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What are patients’ preferences for revision surgery after periprosthetic joint infection? A discrete choice experiment

Research output: Contribution to journalArticle

Original languageEnglish
Article numbere031645
Number of pages7
JournalBMJ Open
Volume10
Issue number1
DOIs
DateAccepted/In press - 8 Jan 2020
DatePublished (current) - 21 Jan 2020

Abstract

Objectives: Understanding patients’ preferences for treatment is crucial to provision of good care and shared decisions, especially when more than one treatment option exists for a given condition. One such condition is infection of the area around the prosthesis after hip replacement, which affects between 0.4 and 3% of patients. There is more than one treatment option for this major complication and our study aimed to assess the value that patients place on aspects of revision surgery for periprosthetic hip infection.

Design: We identified four attributes of revision surgery for periprosthetic hip infection. Using a discrete choice experiment (DCE) we measured the value placed on each attribute by 57 people who had undergone either one- or two-stage revision surgery for infection.

Setting: The DCE was conducted with participants from 9 National Health Service hospitals in the United Kingdom.

Participants: Adults who had undergone revision surgery for periprosthetic hip infection (n=57).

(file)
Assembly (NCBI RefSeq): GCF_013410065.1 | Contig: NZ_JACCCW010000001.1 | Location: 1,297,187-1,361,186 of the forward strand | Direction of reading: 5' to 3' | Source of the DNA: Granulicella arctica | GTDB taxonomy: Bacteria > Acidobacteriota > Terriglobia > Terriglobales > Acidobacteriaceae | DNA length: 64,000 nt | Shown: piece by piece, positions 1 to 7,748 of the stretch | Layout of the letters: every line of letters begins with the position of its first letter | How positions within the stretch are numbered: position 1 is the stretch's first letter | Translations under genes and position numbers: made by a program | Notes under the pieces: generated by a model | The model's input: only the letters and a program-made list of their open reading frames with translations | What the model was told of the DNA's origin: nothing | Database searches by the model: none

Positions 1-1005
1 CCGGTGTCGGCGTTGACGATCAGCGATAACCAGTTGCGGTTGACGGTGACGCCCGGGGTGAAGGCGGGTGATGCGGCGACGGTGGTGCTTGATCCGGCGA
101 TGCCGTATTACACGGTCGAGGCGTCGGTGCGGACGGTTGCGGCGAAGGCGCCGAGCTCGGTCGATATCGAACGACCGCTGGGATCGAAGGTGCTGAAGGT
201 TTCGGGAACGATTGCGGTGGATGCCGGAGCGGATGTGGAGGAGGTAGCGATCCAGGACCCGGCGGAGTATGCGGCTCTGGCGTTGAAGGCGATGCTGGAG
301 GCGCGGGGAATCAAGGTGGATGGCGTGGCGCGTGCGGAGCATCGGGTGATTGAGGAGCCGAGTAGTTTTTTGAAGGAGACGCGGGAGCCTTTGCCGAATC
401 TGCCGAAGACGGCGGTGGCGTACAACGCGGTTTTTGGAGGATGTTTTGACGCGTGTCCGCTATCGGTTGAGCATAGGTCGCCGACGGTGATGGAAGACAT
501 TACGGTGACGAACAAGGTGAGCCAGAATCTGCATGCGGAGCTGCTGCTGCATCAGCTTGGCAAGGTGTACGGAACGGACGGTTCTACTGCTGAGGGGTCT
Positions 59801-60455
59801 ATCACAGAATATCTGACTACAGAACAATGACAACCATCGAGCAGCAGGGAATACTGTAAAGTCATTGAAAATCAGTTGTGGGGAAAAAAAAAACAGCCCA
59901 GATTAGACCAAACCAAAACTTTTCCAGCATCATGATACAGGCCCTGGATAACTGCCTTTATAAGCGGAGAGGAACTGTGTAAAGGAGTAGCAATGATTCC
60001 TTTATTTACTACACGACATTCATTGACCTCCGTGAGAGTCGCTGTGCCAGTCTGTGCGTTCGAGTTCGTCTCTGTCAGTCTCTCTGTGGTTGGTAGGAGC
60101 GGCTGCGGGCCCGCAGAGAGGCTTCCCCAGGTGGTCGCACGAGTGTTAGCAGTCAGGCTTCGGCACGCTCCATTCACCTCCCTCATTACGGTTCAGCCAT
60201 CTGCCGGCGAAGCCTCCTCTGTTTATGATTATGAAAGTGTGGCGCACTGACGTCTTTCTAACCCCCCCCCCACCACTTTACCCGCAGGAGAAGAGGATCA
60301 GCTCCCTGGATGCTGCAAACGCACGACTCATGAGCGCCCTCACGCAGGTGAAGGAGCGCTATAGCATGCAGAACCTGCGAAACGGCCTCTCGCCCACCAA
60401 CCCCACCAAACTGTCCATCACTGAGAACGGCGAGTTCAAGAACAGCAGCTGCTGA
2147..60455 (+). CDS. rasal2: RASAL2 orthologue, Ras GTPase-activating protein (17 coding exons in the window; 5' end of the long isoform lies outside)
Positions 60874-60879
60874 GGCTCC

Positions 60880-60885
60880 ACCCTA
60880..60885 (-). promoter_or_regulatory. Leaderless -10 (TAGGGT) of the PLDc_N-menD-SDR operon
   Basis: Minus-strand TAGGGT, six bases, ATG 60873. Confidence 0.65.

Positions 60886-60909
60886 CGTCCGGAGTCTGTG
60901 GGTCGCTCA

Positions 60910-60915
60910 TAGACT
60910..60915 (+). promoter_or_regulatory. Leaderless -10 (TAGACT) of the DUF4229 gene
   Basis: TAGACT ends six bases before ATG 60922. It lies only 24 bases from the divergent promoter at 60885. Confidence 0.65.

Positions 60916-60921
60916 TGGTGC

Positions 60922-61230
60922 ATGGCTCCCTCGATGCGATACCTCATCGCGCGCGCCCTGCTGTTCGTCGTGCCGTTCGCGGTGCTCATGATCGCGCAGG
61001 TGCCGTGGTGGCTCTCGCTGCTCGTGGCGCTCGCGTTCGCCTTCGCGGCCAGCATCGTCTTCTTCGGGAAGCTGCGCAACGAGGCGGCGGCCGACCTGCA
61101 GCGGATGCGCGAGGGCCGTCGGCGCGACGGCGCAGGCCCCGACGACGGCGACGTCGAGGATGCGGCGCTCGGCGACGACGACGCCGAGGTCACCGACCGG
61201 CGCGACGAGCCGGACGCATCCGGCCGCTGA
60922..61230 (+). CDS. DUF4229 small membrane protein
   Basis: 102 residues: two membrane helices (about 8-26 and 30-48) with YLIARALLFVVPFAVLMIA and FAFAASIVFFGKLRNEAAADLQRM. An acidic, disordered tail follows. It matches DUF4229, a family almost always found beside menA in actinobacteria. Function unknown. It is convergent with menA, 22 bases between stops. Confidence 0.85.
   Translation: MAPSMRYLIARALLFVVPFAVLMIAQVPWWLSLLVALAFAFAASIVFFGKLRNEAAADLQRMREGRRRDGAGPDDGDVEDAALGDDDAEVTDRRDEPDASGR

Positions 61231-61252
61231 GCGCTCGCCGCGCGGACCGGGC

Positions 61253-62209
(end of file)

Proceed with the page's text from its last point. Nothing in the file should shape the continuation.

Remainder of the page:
Results: Overall, the strongest preference was for a surgical option that resulted in no restrictions on engaging in valued activities after a new hip is fitted (β=0.7). Less valued, but still important attributes, included a shorter time taken from the start of treatment to return to normal activities (6 months; β=0.3), few or no side effects from antibiotics (β=0.2), and having only one operation (β=0.2).

Conclusions: Results highlight that people who have had revision surgery for periprosthetic hip infection most value aspects of care that affect their ability to engage in normal everyday activities. These were the most important characteristics in decisions about revision surgery.

    Research areas

  • Discrete choice experiment, hip, periprosthetic infection, orthopaedic surgery

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    Rights statement: This is the final published version of the article (version of record). It first appeared online via BMJ Publishing Group at https://bmjopen.bmj.com/content/10/1/e031645.full . Please refer to any applicable terms of use of the publisher.

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    Licence: CC BY

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